OPERATIONAL TRAINING Operational training should start with a maintenance apprenticeship on the actual vessel. This apprenticeship should probably be concurrent with classroom work and should track the normal work activities of the operating team. The candidate would be expected to understand and use checklists to conduct the routine inspections and required maintenance, under the direction and guidance of the maintenance chief. At the same time the candidates should be exposed to the work environment and the overall operation. They should be assigned tasks involving the observation of actual dives, communications, tracking, etc., during normal operation~lways while under the guidance of qualified team members. In this manner, useful experience is gained and the trainee acquires confidence in the system and himself. Additionally, this period should be used to further evaluate the candidates and to provide any supplemental instruction that may be needed prior to advancing to the final apprenticeship phase under the chief pilot. The final apprenticeship phase is intended to provide a candidate with the actual on-thejob training under real conditions that will provide sufficient knowledge of his vehicle, the environment, his support and handling equipment, and procedures to be able to accomplish his mission in a safe and competent manner. This phase begins with in water familiarization and training and extends through complete ocean training leading to solo operation. As the candidate progresses he should be given increased responsibility including, in the case of pilot trainees, early hands-on control of the vessel under supervision. When the pilot candidate is considered ready for qualification he should be able to demonstrate his ability to: maneuver the vehicle on the surface, while diving, in mid-water, and on the bottom, while remaining in full control at all times, perform obstacle avoidance course changes, demonstrate the precision control required during the course of normal operations, and be able to surface under normal and real or synthesized casualty conditions; to operate all equipment normally installed on or associated with the submersible; supervise all support activities and functions such as communications, tracking, operational replenishment, and any other activities associated with operation of his particular organization; perform all emergency procedures including the solving of life support system emergencies that might occur in the cabin while submerged; and provide passenger management during both normal and emergency situations. A similarly comprehensive training program is recommended for all submersible operational crewmen. The variables in vehicle design and specific job assignment make the itemization of skills impossible here; however, the owners or operators are responsible for ensuring that the candidates are sufficiently trained and have demonstrated their proficiencies in the assigned job. QUALIFICATION It should be noted that no attempt has been made to specify the number of hours that this training should require. It is believed that the variables involved make any such attempt presumptuous; however, the length of the training course or individual training activity should be long enough to provide confidence that the trainee has achieved the required skill level or established standard of performance or competency. Satisfactory completion of a course as outlined above should be sufficient to qualify a person as a pilot or crewman of that submersible. The qualification should remain in force as long as the pilot is engaged continuously and actively in the piloting or crowing of the submersible and is able to meet the required physical criteria. Periodic retesting of skills is not thought to be required for those continuously engaged in piloting or crowing. Retraining and refresher checkouts are appropriate should any lapse of continuous submersible activity exceed six months. Qualification as a submersible pilot or operating crewman should be for only that specific vehicle in which the qualification was demonstrated. The only possible exception to this policy would exist in the 102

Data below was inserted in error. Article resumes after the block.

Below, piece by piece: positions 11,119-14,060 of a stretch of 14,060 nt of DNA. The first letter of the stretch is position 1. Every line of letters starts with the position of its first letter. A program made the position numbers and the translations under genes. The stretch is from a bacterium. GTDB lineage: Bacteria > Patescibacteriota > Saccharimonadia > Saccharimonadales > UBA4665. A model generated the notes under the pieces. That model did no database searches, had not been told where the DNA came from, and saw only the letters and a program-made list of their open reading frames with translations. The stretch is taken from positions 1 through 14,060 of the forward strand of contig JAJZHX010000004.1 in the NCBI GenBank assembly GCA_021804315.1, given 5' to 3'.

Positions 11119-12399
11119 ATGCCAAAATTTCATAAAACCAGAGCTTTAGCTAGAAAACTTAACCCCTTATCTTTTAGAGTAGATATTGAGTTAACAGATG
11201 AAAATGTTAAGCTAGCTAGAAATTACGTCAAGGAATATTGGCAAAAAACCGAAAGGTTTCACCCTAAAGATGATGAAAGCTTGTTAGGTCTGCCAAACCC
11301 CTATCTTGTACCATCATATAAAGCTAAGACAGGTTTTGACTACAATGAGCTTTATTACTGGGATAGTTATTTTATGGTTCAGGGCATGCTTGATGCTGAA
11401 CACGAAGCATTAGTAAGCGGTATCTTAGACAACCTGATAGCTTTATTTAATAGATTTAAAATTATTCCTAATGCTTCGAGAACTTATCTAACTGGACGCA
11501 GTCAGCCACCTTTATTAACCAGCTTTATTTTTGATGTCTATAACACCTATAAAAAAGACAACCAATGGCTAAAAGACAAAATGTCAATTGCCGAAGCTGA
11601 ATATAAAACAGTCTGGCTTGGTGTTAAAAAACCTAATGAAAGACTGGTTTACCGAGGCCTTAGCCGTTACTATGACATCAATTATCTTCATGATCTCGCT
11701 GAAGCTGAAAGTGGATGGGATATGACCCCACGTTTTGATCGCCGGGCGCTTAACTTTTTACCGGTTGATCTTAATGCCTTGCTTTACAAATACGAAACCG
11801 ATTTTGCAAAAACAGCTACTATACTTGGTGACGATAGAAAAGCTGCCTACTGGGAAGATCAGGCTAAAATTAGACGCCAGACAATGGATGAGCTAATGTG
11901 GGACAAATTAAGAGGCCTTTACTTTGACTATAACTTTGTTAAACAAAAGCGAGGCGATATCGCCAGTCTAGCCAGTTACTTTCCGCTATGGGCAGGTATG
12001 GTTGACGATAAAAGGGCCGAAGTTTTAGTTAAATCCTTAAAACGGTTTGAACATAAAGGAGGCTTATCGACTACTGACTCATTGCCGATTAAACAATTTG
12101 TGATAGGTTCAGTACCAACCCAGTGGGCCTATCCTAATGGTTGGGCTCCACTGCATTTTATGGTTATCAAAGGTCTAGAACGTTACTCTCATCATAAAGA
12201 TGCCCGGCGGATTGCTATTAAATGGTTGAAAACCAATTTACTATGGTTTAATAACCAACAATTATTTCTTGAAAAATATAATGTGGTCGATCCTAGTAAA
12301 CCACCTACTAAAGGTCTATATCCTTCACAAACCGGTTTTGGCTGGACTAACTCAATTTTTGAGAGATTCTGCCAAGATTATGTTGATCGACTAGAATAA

OCR for page 101
case of sister vessels. It should be noted, however, that an experienced pilot or crewman has an excellent background to call upon should training in another submersible become necessary. This background could be expected to result in significantly shorter training times than might otherwise be required. SUPPORT TEAM Thus far, only the selection and training of submersible operating crews have been addressed. It is in those roles that the physical requirements, psychological stresses, and individual training requirements are highest. However, the rest of the operating teamthe submersible support group~ust not be taken for granted or ignored. The satisfactory performance of the mission and the ultimate safety of the submersible depend in large measure on the performance of these people. The team leader is in charge of the overall operation. He need not be a qualified pilot but he must be intimately familiar with all aspects of the total submersible system. He must be a leader, dependable under stress, and capable of instilling confidence in the team. The support crew must be a well-drilled and competent team. Each person should be a volunteer selected on the basis of expertise in a specific discipline related to the submersible and his ability to function as a team member. Where specific skills are required, such as welding, hydraulic system repair, and electronic servicing, the technician should be adequately trained and, where applicable, licensed (i.e., certified welder). 103